Hashem, hear my prayer; listen to my supplications. Answer me as befits Your faithfulness, as befits Your righteousness. When things are dark, we see ourselves as not being really worthy of Hashem’s kindness. After all, what have we done to deserve even a moment’s grace? The psalmist asks Hashem to hear our pleas according to His righteousness, that bountiful wellspring of sweet comfort.

Do not relate to Your subject with strict justice, for no living being would be judged as righteous in Your view. When you are brokenhearted, you can turn to Hashem. Yes, you may be lacking in merit, but in truth we all are.

The enemy pursued me; he has beaten my life force to the ground. He has forced me to crouch in the dark recesses like those who are long dead. When our internal fears predominate, they seek to destroy our soul, the very essence of our being. Life turns bleak; you feel you are lying in the dirt, with no hope. This is the worst place one can find oneself. The darkness is suffocating; you are emotionally dead, stunned by the fearsomeness of your problems. One day runs into the next, and all you feel inside is the squeamishness of dread.

My spirit is enwrapped in itself [in anguish]; my heart is paralyzed within me. Every Jew knows how tzaros can become so central to one’s life. In the midst of all this, the beleaguered soul is dumbfounded by how much his devils are taking over his every waking moment.

I spread my hands to You; I long for You constantly, as dry land thirsts [for water] . At this time, when all seems so lost, we are told to lift up our hands to Hashem. The thirst for relief is so great; we throw ourselves open to Hashem’s healing.

Hurry, Hashem, answer me! My spirit has reached its limit. Do not hide Your presence from me; otherwise I will be comparable to those who have fallen into a deep pit. When we are weary, frightened, and ground down, our spirit is broken. Although we walk through life seemingly in step with others, in our heart we are fighting demons that corrode our every moment. We must ask that we be given the insight to see Hashem’s light before our depression turns into total loss of will.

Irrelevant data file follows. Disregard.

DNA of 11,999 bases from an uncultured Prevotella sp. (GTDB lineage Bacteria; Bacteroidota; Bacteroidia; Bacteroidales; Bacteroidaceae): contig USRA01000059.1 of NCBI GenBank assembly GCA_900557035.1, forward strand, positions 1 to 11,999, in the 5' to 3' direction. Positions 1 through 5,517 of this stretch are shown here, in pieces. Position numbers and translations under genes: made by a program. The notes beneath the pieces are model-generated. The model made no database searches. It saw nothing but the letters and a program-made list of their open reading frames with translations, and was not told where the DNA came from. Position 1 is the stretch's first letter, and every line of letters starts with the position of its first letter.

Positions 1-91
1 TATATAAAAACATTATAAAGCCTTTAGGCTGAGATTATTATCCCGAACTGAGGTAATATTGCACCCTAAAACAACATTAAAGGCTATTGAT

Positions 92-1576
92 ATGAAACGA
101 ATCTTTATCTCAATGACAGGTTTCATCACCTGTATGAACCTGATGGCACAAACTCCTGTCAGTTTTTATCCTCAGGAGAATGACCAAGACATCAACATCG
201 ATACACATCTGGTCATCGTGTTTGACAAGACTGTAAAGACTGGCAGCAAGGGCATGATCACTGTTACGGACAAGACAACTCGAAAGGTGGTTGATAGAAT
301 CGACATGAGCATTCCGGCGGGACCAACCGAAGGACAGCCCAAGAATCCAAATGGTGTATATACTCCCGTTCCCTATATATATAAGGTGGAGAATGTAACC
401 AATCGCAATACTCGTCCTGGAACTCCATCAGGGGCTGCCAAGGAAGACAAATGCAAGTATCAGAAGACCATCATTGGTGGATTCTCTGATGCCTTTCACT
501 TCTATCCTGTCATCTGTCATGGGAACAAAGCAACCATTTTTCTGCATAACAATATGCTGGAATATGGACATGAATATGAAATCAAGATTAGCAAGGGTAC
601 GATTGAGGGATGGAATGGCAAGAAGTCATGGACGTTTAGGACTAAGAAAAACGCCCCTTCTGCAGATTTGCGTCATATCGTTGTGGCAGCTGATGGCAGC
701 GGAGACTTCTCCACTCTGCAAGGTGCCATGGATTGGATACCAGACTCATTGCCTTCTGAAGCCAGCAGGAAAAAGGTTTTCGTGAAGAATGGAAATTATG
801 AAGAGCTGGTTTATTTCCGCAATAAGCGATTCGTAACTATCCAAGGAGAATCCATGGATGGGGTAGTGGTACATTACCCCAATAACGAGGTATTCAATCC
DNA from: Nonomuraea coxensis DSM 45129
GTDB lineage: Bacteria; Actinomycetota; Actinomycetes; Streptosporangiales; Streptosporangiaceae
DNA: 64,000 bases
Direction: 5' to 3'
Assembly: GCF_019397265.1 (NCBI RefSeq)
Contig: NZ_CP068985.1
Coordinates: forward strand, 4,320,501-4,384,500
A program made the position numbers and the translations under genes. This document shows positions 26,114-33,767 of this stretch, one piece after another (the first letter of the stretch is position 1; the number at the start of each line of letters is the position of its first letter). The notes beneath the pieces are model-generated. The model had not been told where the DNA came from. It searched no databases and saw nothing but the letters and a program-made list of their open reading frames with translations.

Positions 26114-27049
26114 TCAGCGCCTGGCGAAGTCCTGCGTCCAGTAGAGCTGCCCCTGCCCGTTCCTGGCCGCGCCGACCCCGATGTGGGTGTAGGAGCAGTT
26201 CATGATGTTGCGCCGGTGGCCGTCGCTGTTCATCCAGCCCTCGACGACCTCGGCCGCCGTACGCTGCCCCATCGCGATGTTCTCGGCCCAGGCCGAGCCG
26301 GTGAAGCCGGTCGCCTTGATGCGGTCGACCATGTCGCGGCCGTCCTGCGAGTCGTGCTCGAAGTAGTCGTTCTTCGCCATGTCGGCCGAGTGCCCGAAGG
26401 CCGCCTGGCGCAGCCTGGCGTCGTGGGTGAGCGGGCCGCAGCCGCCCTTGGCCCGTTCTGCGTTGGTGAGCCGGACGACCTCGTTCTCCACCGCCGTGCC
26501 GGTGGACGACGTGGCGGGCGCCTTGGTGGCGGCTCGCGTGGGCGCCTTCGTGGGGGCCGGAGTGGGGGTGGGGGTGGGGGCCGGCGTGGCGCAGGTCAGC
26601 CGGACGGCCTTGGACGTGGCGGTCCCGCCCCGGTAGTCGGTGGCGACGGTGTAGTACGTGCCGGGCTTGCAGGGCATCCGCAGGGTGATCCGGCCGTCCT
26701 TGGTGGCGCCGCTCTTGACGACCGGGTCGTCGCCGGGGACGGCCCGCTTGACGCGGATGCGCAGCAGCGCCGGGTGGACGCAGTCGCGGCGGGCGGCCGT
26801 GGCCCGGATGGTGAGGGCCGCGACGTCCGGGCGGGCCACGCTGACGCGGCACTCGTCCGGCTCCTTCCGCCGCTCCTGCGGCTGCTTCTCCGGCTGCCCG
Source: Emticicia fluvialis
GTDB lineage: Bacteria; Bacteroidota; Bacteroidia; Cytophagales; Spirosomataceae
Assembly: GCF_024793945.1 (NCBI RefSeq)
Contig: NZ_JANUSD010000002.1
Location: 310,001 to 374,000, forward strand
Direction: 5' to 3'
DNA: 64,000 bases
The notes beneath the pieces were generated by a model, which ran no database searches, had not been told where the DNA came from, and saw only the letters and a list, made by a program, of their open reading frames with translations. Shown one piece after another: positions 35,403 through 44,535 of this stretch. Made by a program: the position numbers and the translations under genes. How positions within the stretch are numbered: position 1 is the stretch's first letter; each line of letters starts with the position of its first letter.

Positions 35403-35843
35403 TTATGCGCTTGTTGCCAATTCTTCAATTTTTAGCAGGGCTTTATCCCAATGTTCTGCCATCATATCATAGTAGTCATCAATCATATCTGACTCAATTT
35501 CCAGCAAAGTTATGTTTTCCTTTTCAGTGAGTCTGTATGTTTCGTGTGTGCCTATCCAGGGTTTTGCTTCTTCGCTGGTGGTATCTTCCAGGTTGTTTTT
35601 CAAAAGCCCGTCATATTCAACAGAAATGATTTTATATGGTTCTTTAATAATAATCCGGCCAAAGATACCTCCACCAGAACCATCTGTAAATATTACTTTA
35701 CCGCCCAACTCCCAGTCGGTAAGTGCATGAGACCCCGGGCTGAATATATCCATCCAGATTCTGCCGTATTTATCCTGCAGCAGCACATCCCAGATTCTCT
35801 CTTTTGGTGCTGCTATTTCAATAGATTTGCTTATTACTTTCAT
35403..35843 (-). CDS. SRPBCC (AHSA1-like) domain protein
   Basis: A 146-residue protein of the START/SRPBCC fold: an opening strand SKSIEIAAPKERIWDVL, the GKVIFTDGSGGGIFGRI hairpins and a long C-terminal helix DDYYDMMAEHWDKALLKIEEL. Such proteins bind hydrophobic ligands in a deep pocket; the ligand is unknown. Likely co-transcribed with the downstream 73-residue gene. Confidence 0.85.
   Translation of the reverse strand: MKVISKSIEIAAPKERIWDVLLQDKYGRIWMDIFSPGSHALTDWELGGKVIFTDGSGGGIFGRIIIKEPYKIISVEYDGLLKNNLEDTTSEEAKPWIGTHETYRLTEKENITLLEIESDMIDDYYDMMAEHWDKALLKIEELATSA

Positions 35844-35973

Let me hear tidings of Your kindness in the morning, for I trust in You; teach me the path on which I should go, for I rely entirely on You. Here it is in one sentence. The light we seek can be found in our connection with Hashem. The beginning of personal redemption is when we bond with Hashem with our complete trust. There will always be questions about which direction will lead toward our peace of mind. If we have faith in Hashem, we can allow His will to put us on the right path.

Yanky’s parents never did reconcile with each other, and the wounds that young child incurred weren’t easily forgotten. But he spoke of those difficult times and of the loneliness that was made easier through his saying of Tehillim.

King David saw the fear that all generations would experience, and he gave us moving words that would open up a pathway leading toward hope.